Jan 29, 2015Where it Hurts in Hoops
By Dawn Comstock, PhD
Each month, The Center for Injury Research and Policy at The Research Institute at Nationwide Children’s Hospital provides T&C with an inside look at their studies of high school athletics injuries. In this blog, Dawn Comstock, PhD takes a look at injury rates and trends for both boys and girls basketball players.
The number of students taking to the courts increases every year. Today, over a million high school students participate in their school’s basketball program. While pursuing their hoop dreams, these athletes can derive benefits such as improved physical health and increased self esteem. Additionally, recent research reported that basketball has a lower injury rate than football, soccer, and wrestling.1 However, high school basketball coaches and athletic trainers still see their athletes sustain an estimated 200,000 injuries every year.
By understanding when and how basketball injuries occur, coaches and trainers can develop interventions to prevent potentially sidelining events before they occur. Here is the most current, up-to-date information that sports researchers have on basketball-related injuries, provided via the National High School Sports Injury Surveillance Study:
How often do basketball injuries occur?
• On average, a high school basketball player sustained one injury in every 700 practices and one injury in every 300 competitions
• Girls sustained injuries slightly more often than boys: for every seven injuries sustained by boys, girls sustained eight injuries
What types of injuries should a basketball coach or athletic trainer expect to see?
• The most common injury diagnoses: Ligament sprains (44 percent) Muscle/tendon strains (17.7 percent) Contusions (8.6 percent) Fractures (8.5 percent) Concussions (7 percent)
• The most common body sites injured: Ankle/foot (39.7 percent) Knee (14.7 percent) Head/face/neck (13.6 percent) Arm/hand (9.6 percent) Hip/thigh/upper leg (8.4 percent)
• Although injury diagnoses and body sites injured were usually similar between girls and boys, girls were over twice as likely to sustain a concussion How serious were basketball injuries?
• Over half of all basketball-related injuries resulted in
• One in 12 injuries were season ending
• One in 13 injuries required surgery
• Girls most frequently required surgery for knee ligament sprains (47 percent of all girls’ surgeries) and knee muscle/tendon strains (22.1 percent)
• Boys most frequently required surgery for head/face/neck fractures (23.4 percent of all boys’ surgeries), knee ligament sprains (17.4 percent), and knee muscle/tendon strains (13.5 percent)
When did basketball injuries occur?
• The most common activities during injury: Rebounding (25.1 percent) General play (16.9 percent) Defending (14.8 percent) Ball handling/dribbling (8.9 percent) Shooting (8.5 percent)
• The most common mechanisms of injury: Collision with another player (22.5 percent) Jumping/landing (17.5 percent) Stepped on/fell on/kicked (13.4 percent) Rotation around a planted foot/inversion (11.4 percent)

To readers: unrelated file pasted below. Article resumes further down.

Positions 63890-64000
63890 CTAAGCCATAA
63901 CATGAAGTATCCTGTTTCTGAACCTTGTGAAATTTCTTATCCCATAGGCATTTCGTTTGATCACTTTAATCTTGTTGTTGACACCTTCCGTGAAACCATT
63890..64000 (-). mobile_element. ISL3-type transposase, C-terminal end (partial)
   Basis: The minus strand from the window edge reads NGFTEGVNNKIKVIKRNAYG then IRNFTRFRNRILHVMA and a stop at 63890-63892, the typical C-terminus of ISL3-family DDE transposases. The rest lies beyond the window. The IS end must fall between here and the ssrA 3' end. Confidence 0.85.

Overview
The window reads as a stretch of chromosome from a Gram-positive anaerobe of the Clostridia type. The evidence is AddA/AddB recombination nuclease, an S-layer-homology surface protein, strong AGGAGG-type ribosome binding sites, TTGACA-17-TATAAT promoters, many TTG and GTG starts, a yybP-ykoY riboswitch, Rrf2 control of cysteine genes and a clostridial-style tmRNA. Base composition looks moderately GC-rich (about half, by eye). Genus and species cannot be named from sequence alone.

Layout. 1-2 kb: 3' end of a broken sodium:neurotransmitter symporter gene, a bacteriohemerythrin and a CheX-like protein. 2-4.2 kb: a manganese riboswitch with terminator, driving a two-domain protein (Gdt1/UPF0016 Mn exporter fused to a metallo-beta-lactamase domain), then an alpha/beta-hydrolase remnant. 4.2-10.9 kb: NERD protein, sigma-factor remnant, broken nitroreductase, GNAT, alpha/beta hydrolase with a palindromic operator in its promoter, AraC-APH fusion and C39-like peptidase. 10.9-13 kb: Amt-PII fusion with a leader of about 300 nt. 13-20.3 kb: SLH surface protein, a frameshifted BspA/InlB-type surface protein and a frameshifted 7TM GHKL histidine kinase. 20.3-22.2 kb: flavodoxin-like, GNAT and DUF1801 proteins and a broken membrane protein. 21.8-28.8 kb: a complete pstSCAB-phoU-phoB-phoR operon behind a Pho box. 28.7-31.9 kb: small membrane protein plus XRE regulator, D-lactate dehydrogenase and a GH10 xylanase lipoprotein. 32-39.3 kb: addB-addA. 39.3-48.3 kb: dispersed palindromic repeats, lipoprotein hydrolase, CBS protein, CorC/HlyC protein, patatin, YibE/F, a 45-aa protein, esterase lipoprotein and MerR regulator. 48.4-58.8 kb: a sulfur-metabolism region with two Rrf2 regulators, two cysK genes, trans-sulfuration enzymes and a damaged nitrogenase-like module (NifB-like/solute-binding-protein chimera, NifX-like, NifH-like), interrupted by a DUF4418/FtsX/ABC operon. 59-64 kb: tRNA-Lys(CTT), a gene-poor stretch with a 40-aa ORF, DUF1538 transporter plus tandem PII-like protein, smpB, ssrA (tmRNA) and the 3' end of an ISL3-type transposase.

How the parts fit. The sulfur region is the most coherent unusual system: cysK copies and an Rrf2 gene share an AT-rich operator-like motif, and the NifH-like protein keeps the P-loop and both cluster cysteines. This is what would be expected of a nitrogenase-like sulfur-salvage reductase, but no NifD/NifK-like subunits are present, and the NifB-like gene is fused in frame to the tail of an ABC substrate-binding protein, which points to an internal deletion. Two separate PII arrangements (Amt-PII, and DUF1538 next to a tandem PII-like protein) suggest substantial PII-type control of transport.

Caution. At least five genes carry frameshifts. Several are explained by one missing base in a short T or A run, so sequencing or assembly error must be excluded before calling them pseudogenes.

• One in 8 injuries were associated with illegal activity
How could basketball injuries be prevented?
• Knee injuries are usually the most costly, both in terms of time loss and medical care. Previous research has suggested that programs focusing on knee strengthening or improved balance may decrease the incidence of serious knee injuries.
• Because the ankle was the most common site of injury, trainers should keep up-to-date on the latest recommendations regarding the effectiveness of preventive braces and orthotic devices.
• Due to the higher injury rates in competition, tougher regulations and officiating could decrease both the incidence and severity of competition-related injuries.
• Continued surveillance is warranted to monitor injury rates and patterns through time and determine the effectiveness of implemented interventions. References 1. Centers for Disease Control. Sports-related injuries among high school athletes–United States, 2005-06 school year. Morbidity and Mortality Weekly Report. 2006;55(38):1037-1040. 2. Emery CA, Rose MS, McAllister JR, et al. A prevention strategy to reduce the incidence of injury in high school basketball: a cluster randomized controlled trial. Clinical Journal of Sports Medicine. 2007;17(1):17-24. 3. McGuine TA, Keene JS. The effect of a balance training program on the risk of ankle sprains in high school athletes. American Journal of Sports Medicine. 2006;34(7):1103-1111.
Dawn Comstock, PhD, is a principle investigator at the Center for Injury Research and Policy at The Research Institute at Nationwide Children’s Hospital. She is also an assistant professor at The Ohio State University in the College of Medicine and the College of Public Health. Her research interests include the epidemiology of sports, recreation, and leisure activity-related injuries among children and adolescents as well as the life-long health benefits associated with an active childhood. She can be reached at [email protected].